[i],. Stall is the dramatic and abrupt loss of lift due to angle of ascent.[ii] A whale fin works quite the opposite of a golf ball’s divots because as air passes over a golf ball, its flow becomes less and less attached to the ball whereas in the whale fin, it becomes more attached to the surface as it passes over.
Technological applications available
While the application possibilities are vast, the only current application in use for whale fin biomimicry is in wind turbines. Due to the fin’s ability to handle steep angles while avoiding stall, the turbine blades can be oriented at a higher angle to capture more of the wind without worrying about the severe damage that stalling causes.[iii] Capturing more of the wind creates more energy and leads to less turbines being needed as the efficiency continues to increase with current research. Using computational fluid dynamics simulations, many mechanical engineers are attempting to scale the size of the fin to smaller version to be used in commercialized industrial fans. By replacing conventional blades with whale fin shaped blades, the fans can move more are and ventilate a larger area with fewer blades, use 20% less power and only generate one fifth of the noise. Another obvious field to look into with whale fin technology is in airplanes: however major advancements have yet to be achieved. In theory it would allow the plane to operate at higher angles due to its stall capabilities. Some 3D-CAD models and simulations also show that by utilizing the characteristics found in the makeup of the whales fin, they could generate enough lift to allow the elimination of the heavy mechanical components that are needed to add lift to current airplane wings. Eliminating this extra weight, along with the increase in lift and decrease in drag, would make it much more economical for airplanes to fly and which would make it more cost-effective to fly or allow for more fuel storage and therefore increased flight range. In military applications, the ability to create lighter, faster and more maneuverable aircraft has always been the focal point when it comes to plane designs.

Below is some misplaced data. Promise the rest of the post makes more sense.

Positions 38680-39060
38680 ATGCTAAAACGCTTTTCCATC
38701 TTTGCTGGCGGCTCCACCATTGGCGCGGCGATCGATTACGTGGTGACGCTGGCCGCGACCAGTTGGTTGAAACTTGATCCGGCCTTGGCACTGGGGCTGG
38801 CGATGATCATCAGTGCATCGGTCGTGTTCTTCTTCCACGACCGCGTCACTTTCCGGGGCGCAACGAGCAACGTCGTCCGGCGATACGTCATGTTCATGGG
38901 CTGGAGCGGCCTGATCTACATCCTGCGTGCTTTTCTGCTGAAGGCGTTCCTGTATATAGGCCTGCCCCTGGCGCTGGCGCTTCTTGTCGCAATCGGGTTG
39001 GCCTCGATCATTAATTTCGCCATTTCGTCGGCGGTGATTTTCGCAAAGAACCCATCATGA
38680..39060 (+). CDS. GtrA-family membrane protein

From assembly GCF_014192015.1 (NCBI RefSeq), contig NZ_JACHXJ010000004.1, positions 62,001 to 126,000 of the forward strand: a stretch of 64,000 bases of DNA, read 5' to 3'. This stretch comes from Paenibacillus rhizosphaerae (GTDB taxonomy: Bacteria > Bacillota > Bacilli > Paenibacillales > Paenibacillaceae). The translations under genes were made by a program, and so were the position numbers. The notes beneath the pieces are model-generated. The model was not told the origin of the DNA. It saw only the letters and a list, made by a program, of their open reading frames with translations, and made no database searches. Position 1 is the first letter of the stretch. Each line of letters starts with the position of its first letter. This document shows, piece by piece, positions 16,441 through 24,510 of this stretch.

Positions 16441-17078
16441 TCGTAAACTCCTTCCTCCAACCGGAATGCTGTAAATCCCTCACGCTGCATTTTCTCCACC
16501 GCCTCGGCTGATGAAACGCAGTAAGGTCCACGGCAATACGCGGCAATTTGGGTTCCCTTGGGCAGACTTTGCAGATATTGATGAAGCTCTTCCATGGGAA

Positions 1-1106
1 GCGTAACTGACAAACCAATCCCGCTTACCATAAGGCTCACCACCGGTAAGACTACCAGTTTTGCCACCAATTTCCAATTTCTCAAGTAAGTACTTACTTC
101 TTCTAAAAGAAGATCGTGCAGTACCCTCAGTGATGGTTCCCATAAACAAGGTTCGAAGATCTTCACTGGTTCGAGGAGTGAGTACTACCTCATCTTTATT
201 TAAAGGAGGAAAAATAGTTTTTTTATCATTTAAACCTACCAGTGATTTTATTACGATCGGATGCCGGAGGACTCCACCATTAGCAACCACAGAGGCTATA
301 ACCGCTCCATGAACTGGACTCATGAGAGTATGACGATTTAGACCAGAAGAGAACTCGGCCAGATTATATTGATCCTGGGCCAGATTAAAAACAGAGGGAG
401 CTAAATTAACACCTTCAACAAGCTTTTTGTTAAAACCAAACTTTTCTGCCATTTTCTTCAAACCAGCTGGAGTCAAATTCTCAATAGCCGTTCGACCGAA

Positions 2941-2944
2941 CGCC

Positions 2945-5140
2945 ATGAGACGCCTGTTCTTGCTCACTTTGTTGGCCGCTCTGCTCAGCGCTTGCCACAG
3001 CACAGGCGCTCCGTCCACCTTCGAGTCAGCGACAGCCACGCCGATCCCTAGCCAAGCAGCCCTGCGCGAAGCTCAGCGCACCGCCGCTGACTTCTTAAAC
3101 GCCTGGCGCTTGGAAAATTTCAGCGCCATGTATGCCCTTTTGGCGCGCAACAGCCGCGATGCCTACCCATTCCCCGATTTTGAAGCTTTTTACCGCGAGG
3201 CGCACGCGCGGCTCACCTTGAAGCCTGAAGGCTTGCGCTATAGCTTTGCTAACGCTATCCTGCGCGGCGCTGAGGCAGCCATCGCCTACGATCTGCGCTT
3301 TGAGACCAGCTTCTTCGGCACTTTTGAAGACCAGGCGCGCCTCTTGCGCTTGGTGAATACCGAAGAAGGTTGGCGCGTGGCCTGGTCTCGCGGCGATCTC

[i] Fish, F.E.; Battle, J.M. “Hydrodynamic Design of the Humpback Whale Flipper” 1995 J. Morphol 225 pg 51-60
[ii] MongaBay.com “Whale Biomimicry Inspires Better Wind Turbines” July 7, 2008
[iii] Marshall, Jessica Discovery News “Whales, Dolphins Inspire Wind Turbine Tech” July 11, 2008